Two Fed task forces are currently reviewing proposals to make payments faster and more secure. The faster payments task force, which was established by the Federal Reserve in 2015, will look at two separate areas: making payment capabilities faster and improving payment security.

The task force will be undertaking reviews of 19 proposals which were submitted by a wide range of representatives from the payment’s sector, including service providers and businesses. Following the review, a two-part report will be published. The first half of the report is due to be released in January 2017, and as well as examining the history, it will also detail gaps in the current payment system and the opportunities to make improvements to it. In addition, the review will outline the benefits to the public at a faster payments system.

The next phase of the report is due to be published in mid-2017. It will feature a detailed discussion/assessment of the 19 separate proposals and paint a clearer picture of what a faster payment system in U.S. might look like.

Gordon Werkema, Payments Strategy Director for the Federal Reserve System, said:

“The review that began yesterday is the next step in the ongoing process to improve the speed and safety of payments in the United States.”

While Sam Rodriguez, Faster Payments Strategy Leader for the Federal Reserve, added:

“The task force review process is designed to facilitate diverse stakeholder input for the benefit of potential operators of faster payments capabilities, end users of these systems, and the public at large.”

Planning for an Improved U.S. Banking System

The plans for a real-time payments system were first set out in the ‘Strategies for improving the U.S. payments system’. Aside from detailing the importance of faster options, the document detailed three main aims that a new payment infrastructure must achieve: ubiquity, safety and efficiency.

Moreover, 2014 study, which was conducted by McKinsey on behalf of the Federal Reserve Banks and the Federal Reserve Board, concluded that a new payment infrastructure was necessary for the U.S.

In spring 2016, it was announced the consultancy firm McKinsey had been hired to assess the faster payment proposals submitted by the financial industry and business professionals. The proposals had to comply with 36 effectiveness criteria, and these proposals have since been narrowed down to the final nineteen.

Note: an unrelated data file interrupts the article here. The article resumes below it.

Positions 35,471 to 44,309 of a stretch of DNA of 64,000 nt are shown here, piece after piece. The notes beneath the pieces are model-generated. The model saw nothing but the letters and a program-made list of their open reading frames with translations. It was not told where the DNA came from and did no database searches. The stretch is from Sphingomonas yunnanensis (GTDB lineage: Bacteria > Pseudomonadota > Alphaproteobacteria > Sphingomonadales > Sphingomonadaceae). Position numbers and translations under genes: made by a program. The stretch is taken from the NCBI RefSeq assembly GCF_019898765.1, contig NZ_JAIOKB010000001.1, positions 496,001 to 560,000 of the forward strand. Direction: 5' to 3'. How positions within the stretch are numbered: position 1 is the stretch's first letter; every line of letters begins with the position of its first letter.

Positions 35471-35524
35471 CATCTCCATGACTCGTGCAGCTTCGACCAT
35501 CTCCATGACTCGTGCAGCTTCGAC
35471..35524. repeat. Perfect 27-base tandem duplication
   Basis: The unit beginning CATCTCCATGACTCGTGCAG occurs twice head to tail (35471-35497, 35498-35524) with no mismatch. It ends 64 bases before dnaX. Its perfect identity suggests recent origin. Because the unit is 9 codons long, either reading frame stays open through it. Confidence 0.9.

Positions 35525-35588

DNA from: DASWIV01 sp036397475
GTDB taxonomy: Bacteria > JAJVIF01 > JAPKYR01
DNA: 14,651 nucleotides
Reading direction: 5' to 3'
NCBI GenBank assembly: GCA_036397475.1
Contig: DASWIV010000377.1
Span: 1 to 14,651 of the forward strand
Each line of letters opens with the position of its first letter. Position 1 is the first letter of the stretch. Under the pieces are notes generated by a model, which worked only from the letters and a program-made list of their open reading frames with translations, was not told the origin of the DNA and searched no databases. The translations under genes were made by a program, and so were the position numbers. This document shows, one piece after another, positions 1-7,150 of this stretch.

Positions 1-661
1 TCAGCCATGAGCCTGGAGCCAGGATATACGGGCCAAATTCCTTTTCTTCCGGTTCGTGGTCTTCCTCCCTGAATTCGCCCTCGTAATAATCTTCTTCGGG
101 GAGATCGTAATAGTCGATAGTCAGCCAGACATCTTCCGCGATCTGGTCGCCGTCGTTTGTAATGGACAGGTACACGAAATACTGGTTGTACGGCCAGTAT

The Need for a Faster Payments System

Several other countries have already made great strides towards developing a real-time payment system. As an example, Australia has announced the New Payments Platform which should be operational by 2017 , and numerous financial companies are also experimenting with blockchain technology to hasten the speed, transparency and security of transactions, although it will be some time before such technology becomes commonplace in the banking world.

The United Kingdom launched the faster payments initiative back in 2008 which is open to business customers and allows payments to be made almost immediately, and real-time payments have been adopted by financial institutes around the world.

As noted in a Forbes article, there has been an industry shift towards the need for these faster payments, but some of the top financial institutions had been against the idea due to the considerable costs involved and whether the expense could be justified.

However, we now live in a 24/7 society where a faster payments system is imperative to both businesses and consumers in U.S., and the U.S. is already falling behind other countries in this area.

In addition, changing technology such as mobile payments means consumers have come to expect far greater efficiency when it comes to managing financial transactions, and they don’t want to be inconvenienced by delays – which is why the banking industry must introduce measures to adapt with the evolving needs of consumers.

However, compared with these efforts, the U.S. banking services have been described as ‘some of the most backward’, and there is a need for it to keep up with the new world of modern E-commerce.